Savoy Books 
Led Zeppelin
—In the Light


Howard Mylett
and Richard Bunton


b/w and colour illustrated

272mm x 206mm

Soft covers

First publication

Packaged for Proteus Books


ISBN 0906071 65 8

Led Zeppelin - In the Light

  Peter Grant, Zeppelin's famously belligerent manager, threatened to sue, but we went ahead anyway and produced the first fully comprehensive large-format book to document Led Zeppelin. "If Elvis Presley and Little Richard dominated the '50s, and The Beatles and The Rolling Stones the '60s, then Led Zeppelin dominated the '70s." That's the premise on which this book was produced. Covers their meteoric rise and their years at the top, by Zep fans Howard Mylett and (Savoy bookshop manager) Richard Bunton.



"A piece of fine work!"



"Arguably Led Zeppelin took the tired old whore of Rock'n'Roll further, bigger, and grosser than anyone else. After Zep it could only change direction, or descend into parody. By processing the Heavy Metal blueprints laid down by Clapton and Hendrix in the late sixties through the business suss of the early seventies they got so gargantuan that it was impossible to top them; and thus they made punk inevitable.

But behind the platinum albums, the leviathan mega-tours and the dinosaurian demi-god status Plant, Page, Bonham and Jones remain near invisible—or as Mylett prefers, "pure and uncoloured by personalities". They never represented anything like the Stones or Clash. Even Bonham's death, which put the final full stop to their gradual drift into inactivity, was a non-event engendering none of the culture shock of an Ian Curtis, a Sid Vicious, or a Jim Morrison. In fact—once you get past the pre-Zep scuffing period from early session work and failed group projects (Page's first chart role coming as early as the Jet Harris & Tony Meehan No. 1 hit Diamonds in '63) to the extinction of the Page-led Yardbirds in '67—it all comes boringly easy. The album Led Zeppelin I established a pattern of global gross-outs and mass tour schedules that merely got repeated for each subsequent album.

There's probably a lot you could read into the music itself; unlike the real lumpen drones, the Purples and the Sabbaths, Zep never devolved into turgid cliché; they could move better and slicker than any Heavy Metal brand on the market—vis Whole Lotta Love or Rock'n'Roll—but by incorporating acoustic elements (Sandy Denny, Roy Harper) and electronics (In The Light) they were still capable of springing surprises. But Mylett doesn't delve into such esoteric areas as actual critical analysis. He fails to construct any kind of coherent thesis about their development just as he draws no conclusions on their ultimate significance or musical worth. His prose-style is strictly ground-level—vocals are "trance-inducing", drum solos "skull-crushing", gigs are performed "to their fans' delight"—although it must be admitted that he's well-genned on dates, detailed trivia, fax 'n' info, relevant quotes and playing orders.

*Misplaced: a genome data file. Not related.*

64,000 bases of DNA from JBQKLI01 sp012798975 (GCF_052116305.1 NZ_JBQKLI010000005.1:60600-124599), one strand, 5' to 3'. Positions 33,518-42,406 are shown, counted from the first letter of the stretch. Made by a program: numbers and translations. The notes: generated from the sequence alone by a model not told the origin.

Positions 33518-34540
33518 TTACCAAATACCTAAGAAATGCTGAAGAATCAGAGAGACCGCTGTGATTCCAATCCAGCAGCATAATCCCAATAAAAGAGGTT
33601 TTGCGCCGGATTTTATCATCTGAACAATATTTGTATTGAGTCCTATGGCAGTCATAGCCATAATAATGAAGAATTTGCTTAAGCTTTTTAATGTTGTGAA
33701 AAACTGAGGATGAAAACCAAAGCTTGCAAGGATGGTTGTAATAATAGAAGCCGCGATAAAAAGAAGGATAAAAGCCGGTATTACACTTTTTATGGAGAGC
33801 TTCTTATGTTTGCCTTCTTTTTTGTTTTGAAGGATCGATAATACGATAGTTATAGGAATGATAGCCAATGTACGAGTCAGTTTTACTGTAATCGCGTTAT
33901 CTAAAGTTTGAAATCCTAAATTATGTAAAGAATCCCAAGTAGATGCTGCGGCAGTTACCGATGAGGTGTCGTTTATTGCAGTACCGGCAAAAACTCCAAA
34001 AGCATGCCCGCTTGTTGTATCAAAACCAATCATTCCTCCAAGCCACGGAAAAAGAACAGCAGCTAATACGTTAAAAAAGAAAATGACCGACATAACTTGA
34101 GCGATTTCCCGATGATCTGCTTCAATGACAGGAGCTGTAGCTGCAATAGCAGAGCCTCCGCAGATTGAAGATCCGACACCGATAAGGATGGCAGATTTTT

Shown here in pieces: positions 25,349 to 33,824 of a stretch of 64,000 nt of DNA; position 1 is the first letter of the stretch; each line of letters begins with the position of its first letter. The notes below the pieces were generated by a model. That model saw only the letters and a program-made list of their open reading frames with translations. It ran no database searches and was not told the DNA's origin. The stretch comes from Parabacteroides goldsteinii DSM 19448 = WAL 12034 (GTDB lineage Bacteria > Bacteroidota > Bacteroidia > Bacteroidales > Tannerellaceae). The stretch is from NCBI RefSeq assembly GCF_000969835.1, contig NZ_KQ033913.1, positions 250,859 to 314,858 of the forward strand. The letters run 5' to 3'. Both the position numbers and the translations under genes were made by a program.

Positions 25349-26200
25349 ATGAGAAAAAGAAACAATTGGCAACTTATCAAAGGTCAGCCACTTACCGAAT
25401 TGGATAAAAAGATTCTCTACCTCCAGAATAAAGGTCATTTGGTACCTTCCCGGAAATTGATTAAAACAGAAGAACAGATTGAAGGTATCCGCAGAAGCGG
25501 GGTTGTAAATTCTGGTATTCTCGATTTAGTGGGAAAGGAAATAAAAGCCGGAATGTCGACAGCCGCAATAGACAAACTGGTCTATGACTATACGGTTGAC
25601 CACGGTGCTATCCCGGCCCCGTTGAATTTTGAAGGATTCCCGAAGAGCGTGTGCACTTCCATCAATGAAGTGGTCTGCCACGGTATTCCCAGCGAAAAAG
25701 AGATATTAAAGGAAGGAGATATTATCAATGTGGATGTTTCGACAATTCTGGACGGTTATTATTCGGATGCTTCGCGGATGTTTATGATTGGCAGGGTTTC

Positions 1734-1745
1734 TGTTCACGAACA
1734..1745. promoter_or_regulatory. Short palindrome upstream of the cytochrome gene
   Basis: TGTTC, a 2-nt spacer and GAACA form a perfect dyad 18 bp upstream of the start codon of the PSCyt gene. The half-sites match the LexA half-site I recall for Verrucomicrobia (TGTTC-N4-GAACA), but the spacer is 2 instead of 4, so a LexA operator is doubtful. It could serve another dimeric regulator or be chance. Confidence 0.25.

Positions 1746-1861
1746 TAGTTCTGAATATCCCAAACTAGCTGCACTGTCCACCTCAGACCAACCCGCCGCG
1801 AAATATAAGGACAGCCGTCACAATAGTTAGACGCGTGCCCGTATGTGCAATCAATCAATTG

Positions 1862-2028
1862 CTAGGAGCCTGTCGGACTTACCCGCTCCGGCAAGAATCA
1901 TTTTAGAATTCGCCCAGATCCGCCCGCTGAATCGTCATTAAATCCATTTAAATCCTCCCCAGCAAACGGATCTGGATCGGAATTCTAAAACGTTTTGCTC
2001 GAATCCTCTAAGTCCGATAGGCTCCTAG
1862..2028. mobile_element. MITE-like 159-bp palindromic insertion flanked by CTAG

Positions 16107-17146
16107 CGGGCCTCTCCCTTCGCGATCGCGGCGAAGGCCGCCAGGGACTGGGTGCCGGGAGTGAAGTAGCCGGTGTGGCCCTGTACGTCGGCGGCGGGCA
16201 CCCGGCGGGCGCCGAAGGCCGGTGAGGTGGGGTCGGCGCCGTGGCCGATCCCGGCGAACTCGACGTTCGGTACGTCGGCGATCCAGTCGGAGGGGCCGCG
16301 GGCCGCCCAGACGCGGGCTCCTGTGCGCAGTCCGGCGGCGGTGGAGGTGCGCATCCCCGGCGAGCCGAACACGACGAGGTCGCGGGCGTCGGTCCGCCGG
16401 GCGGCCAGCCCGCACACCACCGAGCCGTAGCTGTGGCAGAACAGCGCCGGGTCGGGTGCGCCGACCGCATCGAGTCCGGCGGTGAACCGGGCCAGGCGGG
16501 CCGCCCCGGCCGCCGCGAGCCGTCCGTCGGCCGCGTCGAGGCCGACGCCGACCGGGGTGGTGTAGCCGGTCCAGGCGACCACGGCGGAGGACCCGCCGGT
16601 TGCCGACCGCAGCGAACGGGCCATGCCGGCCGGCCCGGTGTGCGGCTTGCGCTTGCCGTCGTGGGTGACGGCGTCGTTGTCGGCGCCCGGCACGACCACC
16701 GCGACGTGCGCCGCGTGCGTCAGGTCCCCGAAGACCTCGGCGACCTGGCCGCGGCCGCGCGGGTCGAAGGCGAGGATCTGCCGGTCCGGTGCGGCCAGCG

This lavish large-format coffee table book is essentially hagiographical, a fan's work. The band are always referred to by their first names which is always a dead give-away with its inference of imagined intimacies, and their motivations are never called into question. Evaluation is substituted for sales figures and superlatives. To be a Rock and not to Roll.

But the pictures are regulation flights of streaming matted hair, bare chests, double and triple necked guitars—the stuff of every Rock Tsar legend—reproduced in faithfully clean and glossy print, and the market's staked out in advance. I must confess I never actually liked Led Zeppelin, although the Beck/Page sequence in Blow Up is one of my favourite movie moments, and the vintage ads in here for New Yardbirds/early Zep playing the Marquee, Klooks Kleek, and Birmingham's Mothers, are vastly collectable. There's probably a good book to be written in here somewhere, but until they get around to writing it this one's not without its moments."



"Best known for his informed biographies about Zeppelin, Howard Mylett has turned his hands to a picture book of the band's activities from 1968, to their tragic demise in 1980.

Helped by fellow Zep fanatic Richard Bunton, there's 96 pages of well printed colour and black and white pics of the band together with an authoritative text. I reckon that you won't have seen at least 65 per cent of the material before and they've even managed to beg borrow or steal a rare picture of Plant (love the haircut dear) when he was an unknown singer signed to CBS in 1967.

It's good to see that so far the Zeppelin legend hasn't been exploited by flea bitten hacks, instead it's being written about by people who care."


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